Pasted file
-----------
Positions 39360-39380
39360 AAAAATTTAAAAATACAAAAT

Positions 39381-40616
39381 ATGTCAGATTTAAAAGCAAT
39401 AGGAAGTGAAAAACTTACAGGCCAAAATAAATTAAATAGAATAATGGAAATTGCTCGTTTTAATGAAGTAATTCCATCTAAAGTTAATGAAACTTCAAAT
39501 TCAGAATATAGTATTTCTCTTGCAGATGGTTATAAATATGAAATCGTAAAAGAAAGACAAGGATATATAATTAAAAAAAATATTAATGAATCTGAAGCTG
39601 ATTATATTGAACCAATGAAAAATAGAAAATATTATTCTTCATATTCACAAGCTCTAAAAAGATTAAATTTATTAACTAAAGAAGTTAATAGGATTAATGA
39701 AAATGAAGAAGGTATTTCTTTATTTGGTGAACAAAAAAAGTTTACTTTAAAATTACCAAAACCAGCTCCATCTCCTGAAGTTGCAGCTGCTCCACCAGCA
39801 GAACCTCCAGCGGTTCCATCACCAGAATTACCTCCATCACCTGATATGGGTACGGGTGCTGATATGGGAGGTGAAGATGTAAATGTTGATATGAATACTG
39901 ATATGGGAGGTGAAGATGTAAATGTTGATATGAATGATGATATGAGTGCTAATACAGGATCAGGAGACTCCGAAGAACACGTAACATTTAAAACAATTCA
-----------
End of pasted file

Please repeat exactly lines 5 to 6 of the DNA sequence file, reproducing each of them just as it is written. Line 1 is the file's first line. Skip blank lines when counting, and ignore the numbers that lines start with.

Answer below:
39401 AGGAAGTGAAAAACTTACAGGCCAAAATAAATTAAATAGAATAATGGAAATTGCTCGTTTTAATGAAGTAATTCCATCTAAAGTTAATGAAACTTCAAAT
39501 TCAGAATATAGTATTTCTCTTGCAGATGGTTATAAATATGAAATCGTAAAAGAAAGACAAGGATATATAATTAAAAAAAATATTAATGAATCTGAAGCTG